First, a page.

« Reply #2 on: July 30, 2016, 11:21:46 AM »
Smallpox is a bigger worry.
We are tied to the ocean. And when we go back to the sea, whether it is to sail or to watch - we are going back from whence we came.

John F. Kennedy

Offline stromboli (OP)

Re: Thawing Western Siberian Ice Exposing Old Diseases
« Reply #3 on: July 30, 2016, 11:27:18 AM »
Smallpox is a bigger worry.

Smallpox is a concern, certainly. Worse would be any mutation of the bug that could defeat current antibiotics or treatment. We may be into a "brave new world" of the recurrence of some very ugly past problems. And we don't know what was buried in the ice prior to the evolution and rise of humanity. There could be some nasty shit waiting to reoccur in a warming world.

Offline Mermaid

Re: Thawing Western Siberian Ice Exposing Old Diseases
« Reply #4 on: July 30, 2016, 11:40:38 AM »
Indeed. Anthrax is a bacterial infection that isn't all that contagious, though. It's not great to have, but it's not a global pandemic worry. Smallpox is a virus that almost nobody is vaccinated for anymore. An outbreak could be really, really really bad.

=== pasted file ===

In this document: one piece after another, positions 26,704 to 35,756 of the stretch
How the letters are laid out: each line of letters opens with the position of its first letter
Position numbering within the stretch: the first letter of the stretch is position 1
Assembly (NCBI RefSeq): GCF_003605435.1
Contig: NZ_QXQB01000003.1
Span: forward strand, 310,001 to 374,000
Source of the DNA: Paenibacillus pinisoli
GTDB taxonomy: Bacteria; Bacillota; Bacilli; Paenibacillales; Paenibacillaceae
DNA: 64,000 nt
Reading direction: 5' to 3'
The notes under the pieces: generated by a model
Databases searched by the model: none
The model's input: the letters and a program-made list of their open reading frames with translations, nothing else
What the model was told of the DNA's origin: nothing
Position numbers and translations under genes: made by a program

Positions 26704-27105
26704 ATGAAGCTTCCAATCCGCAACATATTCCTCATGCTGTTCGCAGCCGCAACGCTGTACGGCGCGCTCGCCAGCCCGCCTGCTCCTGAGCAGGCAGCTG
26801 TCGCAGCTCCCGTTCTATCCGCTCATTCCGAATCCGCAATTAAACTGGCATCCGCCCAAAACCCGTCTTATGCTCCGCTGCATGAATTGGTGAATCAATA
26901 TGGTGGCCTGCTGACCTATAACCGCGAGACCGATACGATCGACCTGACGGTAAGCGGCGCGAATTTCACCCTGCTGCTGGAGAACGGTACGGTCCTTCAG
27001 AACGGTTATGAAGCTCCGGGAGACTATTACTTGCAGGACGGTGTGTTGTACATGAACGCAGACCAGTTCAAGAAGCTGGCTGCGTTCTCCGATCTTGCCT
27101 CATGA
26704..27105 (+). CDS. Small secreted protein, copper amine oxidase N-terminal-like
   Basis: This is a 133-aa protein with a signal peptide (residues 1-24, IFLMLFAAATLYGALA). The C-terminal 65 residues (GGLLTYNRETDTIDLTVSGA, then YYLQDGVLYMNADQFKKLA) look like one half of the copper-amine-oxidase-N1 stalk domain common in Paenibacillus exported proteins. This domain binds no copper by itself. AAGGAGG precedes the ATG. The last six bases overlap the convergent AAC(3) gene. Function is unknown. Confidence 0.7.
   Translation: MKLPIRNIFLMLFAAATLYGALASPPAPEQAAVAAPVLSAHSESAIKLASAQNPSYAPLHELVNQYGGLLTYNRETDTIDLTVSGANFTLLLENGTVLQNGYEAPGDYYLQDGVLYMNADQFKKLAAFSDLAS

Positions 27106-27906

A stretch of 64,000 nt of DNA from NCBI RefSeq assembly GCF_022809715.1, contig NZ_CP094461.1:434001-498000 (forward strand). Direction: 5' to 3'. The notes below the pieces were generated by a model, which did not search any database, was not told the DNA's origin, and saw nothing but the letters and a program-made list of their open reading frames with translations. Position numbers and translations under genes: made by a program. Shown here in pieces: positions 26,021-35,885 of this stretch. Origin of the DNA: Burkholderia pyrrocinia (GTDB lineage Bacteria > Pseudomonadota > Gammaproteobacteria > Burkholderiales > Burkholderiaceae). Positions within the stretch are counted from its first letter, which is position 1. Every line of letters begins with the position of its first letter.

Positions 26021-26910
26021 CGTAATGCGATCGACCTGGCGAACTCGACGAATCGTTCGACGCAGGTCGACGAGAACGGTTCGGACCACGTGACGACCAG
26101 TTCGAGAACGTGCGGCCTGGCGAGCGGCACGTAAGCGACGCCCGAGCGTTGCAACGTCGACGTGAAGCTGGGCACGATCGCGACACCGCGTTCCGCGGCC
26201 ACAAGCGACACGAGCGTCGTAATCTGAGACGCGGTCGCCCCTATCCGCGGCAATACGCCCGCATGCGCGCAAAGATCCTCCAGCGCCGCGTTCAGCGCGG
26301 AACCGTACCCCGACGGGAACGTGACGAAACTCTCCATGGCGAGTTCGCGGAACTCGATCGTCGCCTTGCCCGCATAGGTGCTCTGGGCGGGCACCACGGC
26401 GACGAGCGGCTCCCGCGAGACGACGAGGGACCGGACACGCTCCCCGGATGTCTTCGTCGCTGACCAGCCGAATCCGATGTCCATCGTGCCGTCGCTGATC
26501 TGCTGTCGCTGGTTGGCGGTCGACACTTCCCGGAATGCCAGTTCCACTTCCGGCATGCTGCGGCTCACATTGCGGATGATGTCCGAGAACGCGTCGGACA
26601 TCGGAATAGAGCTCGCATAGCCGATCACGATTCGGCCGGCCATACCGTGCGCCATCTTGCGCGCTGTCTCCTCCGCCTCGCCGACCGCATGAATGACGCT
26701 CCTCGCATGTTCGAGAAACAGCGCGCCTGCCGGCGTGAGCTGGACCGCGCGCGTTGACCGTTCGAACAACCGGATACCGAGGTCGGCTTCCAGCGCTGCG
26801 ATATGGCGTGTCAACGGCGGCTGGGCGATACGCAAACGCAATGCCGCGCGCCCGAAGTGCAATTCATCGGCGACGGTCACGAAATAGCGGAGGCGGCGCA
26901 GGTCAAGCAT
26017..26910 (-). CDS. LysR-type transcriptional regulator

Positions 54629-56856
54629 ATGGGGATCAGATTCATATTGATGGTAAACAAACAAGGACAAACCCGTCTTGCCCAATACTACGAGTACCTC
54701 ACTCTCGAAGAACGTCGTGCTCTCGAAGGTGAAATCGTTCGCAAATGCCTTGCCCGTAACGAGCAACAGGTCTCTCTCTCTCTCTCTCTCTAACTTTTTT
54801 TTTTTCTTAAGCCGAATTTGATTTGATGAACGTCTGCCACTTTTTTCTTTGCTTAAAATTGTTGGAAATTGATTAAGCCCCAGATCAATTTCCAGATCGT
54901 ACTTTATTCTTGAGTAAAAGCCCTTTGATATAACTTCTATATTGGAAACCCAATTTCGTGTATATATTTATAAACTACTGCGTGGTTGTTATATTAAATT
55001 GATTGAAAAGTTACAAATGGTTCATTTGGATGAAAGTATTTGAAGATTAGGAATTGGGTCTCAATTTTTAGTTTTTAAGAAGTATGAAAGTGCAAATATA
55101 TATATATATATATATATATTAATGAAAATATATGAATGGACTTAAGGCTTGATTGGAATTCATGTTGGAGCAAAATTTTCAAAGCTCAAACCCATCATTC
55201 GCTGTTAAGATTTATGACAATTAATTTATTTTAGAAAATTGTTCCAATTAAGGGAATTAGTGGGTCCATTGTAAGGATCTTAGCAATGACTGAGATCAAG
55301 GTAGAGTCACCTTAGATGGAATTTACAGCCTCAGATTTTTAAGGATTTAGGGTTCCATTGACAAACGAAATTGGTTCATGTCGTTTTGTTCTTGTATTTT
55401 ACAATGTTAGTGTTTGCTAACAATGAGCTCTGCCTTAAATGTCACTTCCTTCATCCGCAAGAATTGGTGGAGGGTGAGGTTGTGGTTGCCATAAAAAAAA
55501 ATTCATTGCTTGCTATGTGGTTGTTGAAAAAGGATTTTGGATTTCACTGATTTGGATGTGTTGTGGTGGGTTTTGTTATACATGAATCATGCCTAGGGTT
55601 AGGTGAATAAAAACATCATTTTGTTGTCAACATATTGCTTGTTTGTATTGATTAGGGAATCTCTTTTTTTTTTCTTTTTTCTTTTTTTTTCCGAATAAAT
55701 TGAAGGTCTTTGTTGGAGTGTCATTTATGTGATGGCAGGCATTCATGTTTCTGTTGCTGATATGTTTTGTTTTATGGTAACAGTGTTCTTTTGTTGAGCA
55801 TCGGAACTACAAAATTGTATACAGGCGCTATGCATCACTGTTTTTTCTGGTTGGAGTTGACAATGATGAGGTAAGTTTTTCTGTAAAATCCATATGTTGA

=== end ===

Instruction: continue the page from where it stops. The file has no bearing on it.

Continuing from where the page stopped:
We are tied to the ocean. And when we go back to the sea, whether it is to sail or to watch - we are going back from whence we came.

John F. Kennedy

Re: Thawing Western Siberian Ice Exposing Old Diseases
« Reply #5 on: July 30, 2016, 01:36:48 PM »
That sounds pretty bad. :sad2: I was vaccinated against smallpox and if I am not mistaken just a few years after I was born (1976) it was stopped.

Offline Mermaid

Re: Thawing Western Siberian Ice Exposing Old Diseases
« Reply #6 on: July 30, 2016, 07:28:13 PM »
That sounds pretty bad. :sad2: I was vaccinated against smallpox and if I am not mistaken just a few years after I was born (1976) it was stopped.
I guess it depends on where in the world you were born. I am vaccinated, (born in 1963) and my husband isn't (1968).
We are tied to the ocean. And when we go back to the sea, whether it is to sail or to watch - we are going back from whence we came.

John F. Kennedy

Offline stromboli (OP)

Re: Thawing Western Siberian Ice Exposing Old Diseases
« Reply #7 on: July 30, 2016, 11:17:04 PM »
Vaccinated, but since the disease has been eradicated once it probably could be again. Any change/mutation that occurred would be the big problem, since that would need to be fought all over again. Bigger issue to me would be microbes that we never heard of that became dormant under glacial ice. Think an inadvertent Jurassic Park of invisible nastiness.

Re: Thawing Western Siberian Ice Exposing Old Diseases